Asked June 21, 2016

Grounds for divorce

  • 1 Answer

We got married in arya samaj and after that we came back to our homes to agree our parents. My parents got agree. But her parents are saying that they will not allow her to marry outside the caste. Now they are not allowing me to talk to her in any manner and she is also not trying to say anything. When i try to talk to her parents they always used to say that she wants divorce. I want to know that in this case is it possible to get the decree of divorce in any manner if i want to save my marriage and will not go with mutual concent divorce if they file the same. Because i believe they do not have any valid point to go for contested divorce. The only thing is not normal is our caste. So please suggest me that in this case if they decided to go with contested divorce which ground they can use.

Answer 1

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Saurabh Kumar

Assuming you have registered yourself under the Hindu Marriage Act, then these are the grounds for divorce under Section 13 of the Hindu Marriage Act-





5-Unsoundness of mind


7-Virulent and incurable leprosy

8-Venereal disease in communicable form

9-Entering new religious order

10-Presumption of death

  • Non-compliance with a decree of judicial separation- By sub-sec. (IA) of s.13 either spouse may present a petition for divorce on the ground that there has not been any resumption of cohabitation of the parties to the marriage for a period not less than one year after the passing of a decree for judicial separation. Resumption of cohabitation means living together in conjugal relationship. But this means is narrow and as such it should not be applied to all cases irrespective of their special and surrounding circumstances. The meaning of this expression therefore depends upon the intention of the parties, and there may be resumption of cohabitation even where the parties do not live under the same roof of matrimonial home. 

    Assuming, you have registered yourself under the Special Marriage Act, then these are the grounds under section 27 of the Same act-

    1-voluntary sexual intercourse with any person other than his or her spouse

    2-deserted for a period of not less than two years immediately preceding the presentation of the petition

    3-undergoing a sentence of imprisonment for seven years or more for an offence as defined in the Indian Penal Code (45 of 1860); or

    4- has since the solemnization of the marriage treated the petitioner with cruelty; or

    5-Has been incurably of unsound mind, or has been suffering continuously or intermittently from mental disorder of such a kind, and to such an extent that the petitioner cannot reasonably be expected to live with the respondent.



    Section 13B of the Hindu Marriage Act 1955 provides for divorce by mutual consent. period of separation is 1 year) Section 28 of the Special marriage Act, 1954 provides for divorce by mutual consent. Section 10A of the Divorce Act, 1869, provides for divorce by mutual consent (period of separation is 2 years) The Conditions required under section 13B of the Hindu Marriage Act are as follows: (i) Husband and wife have been living separately for a period of one year or more, (ii) That they are unable to live together, (iii) And that both husband and wife have mutually agreed that the marriage has totally collapsed, Hence marriage should be dissolved.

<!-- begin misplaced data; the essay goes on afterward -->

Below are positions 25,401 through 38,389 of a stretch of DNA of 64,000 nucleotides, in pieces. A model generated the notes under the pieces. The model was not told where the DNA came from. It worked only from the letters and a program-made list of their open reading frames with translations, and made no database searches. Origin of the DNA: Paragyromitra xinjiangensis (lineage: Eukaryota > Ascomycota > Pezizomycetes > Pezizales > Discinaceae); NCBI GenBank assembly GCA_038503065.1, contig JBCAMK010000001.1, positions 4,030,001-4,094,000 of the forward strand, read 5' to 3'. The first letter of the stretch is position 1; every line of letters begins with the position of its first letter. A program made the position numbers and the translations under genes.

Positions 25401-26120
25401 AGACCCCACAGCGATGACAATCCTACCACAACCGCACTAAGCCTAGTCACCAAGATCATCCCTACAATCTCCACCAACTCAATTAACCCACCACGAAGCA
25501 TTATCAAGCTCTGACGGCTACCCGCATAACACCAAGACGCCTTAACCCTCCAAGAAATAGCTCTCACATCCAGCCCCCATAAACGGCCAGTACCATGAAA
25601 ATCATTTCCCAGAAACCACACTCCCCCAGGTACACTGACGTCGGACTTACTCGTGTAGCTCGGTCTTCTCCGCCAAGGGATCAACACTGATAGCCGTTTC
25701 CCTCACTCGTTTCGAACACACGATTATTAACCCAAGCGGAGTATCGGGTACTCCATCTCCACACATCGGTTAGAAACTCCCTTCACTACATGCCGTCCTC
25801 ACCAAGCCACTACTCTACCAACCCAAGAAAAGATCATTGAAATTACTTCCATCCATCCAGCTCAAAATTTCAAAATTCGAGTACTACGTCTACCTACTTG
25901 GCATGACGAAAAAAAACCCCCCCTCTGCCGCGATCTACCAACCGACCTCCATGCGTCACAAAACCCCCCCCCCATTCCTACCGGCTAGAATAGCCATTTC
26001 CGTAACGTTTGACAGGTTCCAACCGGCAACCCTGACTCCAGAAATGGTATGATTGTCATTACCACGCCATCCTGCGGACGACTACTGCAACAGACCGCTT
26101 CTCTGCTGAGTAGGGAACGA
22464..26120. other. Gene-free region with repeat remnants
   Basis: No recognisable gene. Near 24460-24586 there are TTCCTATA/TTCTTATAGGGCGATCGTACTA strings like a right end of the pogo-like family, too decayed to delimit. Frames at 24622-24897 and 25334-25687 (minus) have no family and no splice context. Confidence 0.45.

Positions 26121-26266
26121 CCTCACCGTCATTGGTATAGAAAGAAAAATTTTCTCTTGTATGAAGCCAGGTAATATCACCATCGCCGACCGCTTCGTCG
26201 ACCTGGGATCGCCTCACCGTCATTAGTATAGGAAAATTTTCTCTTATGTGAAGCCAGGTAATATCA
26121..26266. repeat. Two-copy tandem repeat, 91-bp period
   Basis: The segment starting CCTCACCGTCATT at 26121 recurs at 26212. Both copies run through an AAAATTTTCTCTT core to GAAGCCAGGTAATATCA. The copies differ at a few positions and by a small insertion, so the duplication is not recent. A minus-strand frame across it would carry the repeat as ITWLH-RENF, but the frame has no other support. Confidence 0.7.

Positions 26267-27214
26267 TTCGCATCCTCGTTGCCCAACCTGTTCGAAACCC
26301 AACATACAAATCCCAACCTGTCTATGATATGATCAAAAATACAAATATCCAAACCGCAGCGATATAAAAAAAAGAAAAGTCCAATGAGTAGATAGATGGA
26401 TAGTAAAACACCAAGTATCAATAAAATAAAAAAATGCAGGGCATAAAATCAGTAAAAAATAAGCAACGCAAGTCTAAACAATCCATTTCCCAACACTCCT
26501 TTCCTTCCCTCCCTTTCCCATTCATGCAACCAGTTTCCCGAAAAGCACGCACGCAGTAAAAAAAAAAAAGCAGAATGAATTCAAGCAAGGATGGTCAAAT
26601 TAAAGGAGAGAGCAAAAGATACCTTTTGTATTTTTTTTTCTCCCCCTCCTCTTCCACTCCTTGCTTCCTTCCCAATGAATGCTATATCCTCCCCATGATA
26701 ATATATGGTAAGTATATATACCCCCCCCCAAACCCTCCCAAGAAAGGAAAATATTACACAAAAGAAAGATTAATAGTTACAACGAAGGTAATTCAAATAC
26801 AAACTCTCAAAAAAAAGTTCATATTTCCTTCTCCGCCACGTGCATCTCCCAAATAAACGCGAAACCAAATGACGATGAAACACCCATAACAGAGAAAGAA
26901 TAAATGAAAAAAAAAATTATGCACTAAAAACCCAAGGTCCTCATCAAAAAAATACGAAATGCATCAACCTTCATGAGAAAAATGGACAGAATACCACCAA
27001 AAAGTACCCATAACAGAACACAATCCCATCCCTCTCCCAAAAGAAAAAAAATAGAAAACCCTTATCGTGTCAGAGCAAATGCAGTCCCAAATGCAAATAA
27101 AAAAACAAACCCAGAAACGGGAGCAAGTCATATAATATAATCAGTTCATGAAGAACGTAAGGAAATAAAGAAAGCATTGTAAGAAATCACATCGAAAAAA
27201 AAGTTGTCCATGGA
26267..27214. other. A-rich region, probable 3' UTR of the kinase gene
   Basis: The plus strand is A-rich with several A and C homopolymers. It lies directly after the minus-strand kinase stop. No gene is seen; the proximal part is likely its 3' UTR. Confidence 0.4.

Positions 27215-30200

In your case, the second factor is true , but NOT  the first and third factors. Thus, the grounds for divorce by mutual consent stand unfulfilled.


    It seems as if they have restrained your wife against her own will. This seems to be a case under Section 340 of IPC, i.e.  Wrongful confinement.  It is a kind of wrongful restraint, in which a person kept within the limits out which he wishes to go, and has right to go.

    There must be total restraint of a personal liberty, and not merely a partial restraint to constitute confinement. Ingredients include-


    Circumscribing Limits:

    Wrongful confinement means the notion of restraint within some limits defined by a will or power exterior to our own.

    Moral force: Detention through the excise of moral force, without the accomplishment of physical force is sufficient to constituted this section.



    They have not allowed your legally wedded wife to talk to you and express her supposed desire for divorce. It is most likely that they have restrained her against her own will and are cooking up this story. Thus, you should file an FIR against them for “Wrongful restraint” in a police station.


    The procedure of filing an FIR is prescribed in Section 154 of the Criminal Procedure Code, 1973-

    1- When information about the commission of a cognizable offence is given orally, the police must write it down.

    2- It is your right as a person giving information or making a complaint to demand that the information recorded by the police is read over to you.

    3- Once the information has been recorded by the police, it must be signed by the person giving the information

    4-You should sign the report only after verifying that the information recorded by the police is as per the details given by you.

    5-Always ask for a copy of the FIR, if the police do not give it to you. It is your right to get it free of cost


    If the police is also reluctant to register an FIR, you can approach the Superintendent of Police concerned as per Section 154(3) of the Criminal Procedure Code, 1973 ('CrPC'), who, will either investigate the case himself or direct an investigation to be made by any police officer subordinate to him. You can also file a complaint in this regard with any Magistrate of the first class, and any Magistrate of the second class specially empowered in this behalf as per Section 190 read with Section 156(3) of the CrPC.





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